If the value of the order is above these numbers then VAT will be charged. Now you are probably wondering why you have never paid VAT in Switzerland. The answer: Switzerland is considered a non-EU nation. If you currently deliver to Switzerland, this delivery is “not taxable” from the German point of view, and thus no VAT is incurred in Germany. However, in Switzerland, the buyer must pay VAT. You can compare that with the German import sales tax. To this point, the customer has paid the VAT if the value of the order is over 65 or 200 CHF.


Delivery Thresholds as of 2019

The New Delivery Regulation in Switzerland as of 2019
Source: https://www.estv.admin.ch/estv/en/home/mehrwertsteuer/fachinformationen/regelung-fuer-den-versandhandel.html#-256027177

As of January 01, 2019, there will be something like the distance selling thresholds in Switzerland. This will be different from the EU delivery threshold in one special way. As all deliveries above 65 or 200 CHF are taxed anyway to the buyer in Switzerland, they are not included in the assessment basis. In order to determine whether the delivery threshold has been exceeded in Switzerland, for understanding purposes, we will here take a look only at the small shipments up to 65 and 200 CHF.


If we reach a total amount of CHF 100,000 with small shipments within one year, we will be tax liable in Switzerland. At this point on, by the way, deliveries of more than CHF 65 or CHF 200 in Switzerland are also taxable by the seller.


What happens if I exceed the delivery threshold in Switzerland?


If we exceed the delivery threshold of 100,000 CHF with only our small deliveries (up to 65/200 CHF), we have to register for tax purposes in Switzerland. By the way, if you have already exceeded the delivery threshold in 2018, then it is required for you to register by January 1, 2019.


Registration must be done through a tax agent who is a resident in Switzerland. Feel free to contact Gerrit Schröder of GJS Consulting in Zurich for this Purpose.


Alternatively, you can of course register for tax purposes before reaching the delivery threshold. If you are already close to exceeding the threshold and want a smooth transition, this would make great sense.


List of registered sellers in Switzerland


Once you have been registered for tax purposes in Switzerland, you will be recorded in a list with the Swiss Federal Tax Administration. Thus, everyone can see that you are paying your taxes properly in Switzerland and your deliveries will not result in an import sales tax for the customer.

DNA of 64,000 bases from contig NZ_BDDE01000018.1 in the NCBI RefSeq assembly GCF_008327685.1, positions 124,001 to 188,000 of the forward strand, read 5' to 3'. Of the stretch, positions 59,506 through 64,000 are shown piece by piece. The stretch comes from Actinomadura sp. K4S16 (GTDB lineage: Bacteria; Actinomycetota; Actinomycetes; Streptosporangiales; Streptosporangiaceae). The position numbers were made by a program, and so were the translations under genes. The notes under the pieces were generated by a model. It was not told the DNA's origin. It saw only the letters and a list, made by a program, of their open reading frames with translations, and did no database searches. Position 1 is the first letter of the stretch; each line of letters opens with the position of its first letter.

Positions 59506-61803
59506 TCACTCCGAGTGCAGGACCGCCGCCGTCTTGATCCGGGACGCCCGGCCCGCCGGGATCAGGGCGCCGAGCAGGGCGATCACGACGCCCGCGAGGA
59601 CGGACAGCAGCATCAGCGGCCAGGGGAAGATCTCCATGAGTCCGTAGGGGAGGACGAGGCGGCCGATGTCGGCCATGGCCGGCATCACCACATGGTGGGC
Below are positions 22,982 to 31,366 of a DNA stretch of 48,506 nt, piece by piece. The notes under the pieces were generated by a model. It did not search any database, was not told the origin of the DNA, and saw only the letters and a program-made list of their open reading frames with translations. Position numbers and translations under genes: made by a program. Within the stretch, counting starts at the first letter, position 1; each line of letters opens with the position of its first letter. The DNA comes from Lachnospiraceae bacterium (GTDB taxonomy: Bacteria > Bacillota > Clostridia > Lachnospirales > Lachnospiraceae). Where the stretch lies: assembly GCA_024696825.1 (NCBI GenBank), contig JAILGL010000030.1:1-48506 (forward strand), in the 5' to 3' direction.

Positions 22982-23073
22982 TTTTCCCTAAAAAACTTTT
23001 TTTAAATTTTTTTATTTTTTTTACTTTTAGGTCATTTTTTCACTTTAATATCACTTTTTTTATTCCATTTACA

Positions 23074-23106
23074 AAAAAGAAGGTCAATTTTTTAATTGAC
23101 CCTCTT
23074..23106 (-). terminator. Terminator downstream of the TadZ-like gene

Packing the package properly


Since it is not outwardly evident that you are registered in Switzerland for tax purposes, some adjustments to your packaging style are required. On the address label you have to print your name, that is, the name of your company and the VAT number from Switzerland. In addition, an invoice with the Swiss VAT must be attached to the package.


Custom clearance in Switzerland


In order to make life as easy as possible for, Gerrit Schröder has made available a virtually automated customs system, which make it possible for you to streamline and digitally handle the custom procedure.


German Accounting


AccountOne monitors the delivery threshold for you in Switzerland and differentiates between small and large deliveries. If a breach of the threshold is pending, we will inform you in a timely manner. After the threshold is exceeded, we will pass on the necessary data to accounting or your Tax Consultant. You can continue to concentrate on selling as usual!

Gordian Brockstedt

Gordian Brockstedt ist seit 2008 in der Steuerbranche tätig. Seine Ausbildung absolvierte er in einem Flensburger Steuerbüro durchlief anschließend mehrere Stationen in Steuerbüros und der freien Wirtschaft. Über 10 Jahre betreut Gordian Brockstedt bereits Onlinehändler aus Europa, den USA und Asien im Bereich der Buchhaltung und Steuern. Im Jahre 2016 entstand die Idee zu AccountOne die zusammen mit 2 Partnern kurz darauf in die Welt gesetzt wurde.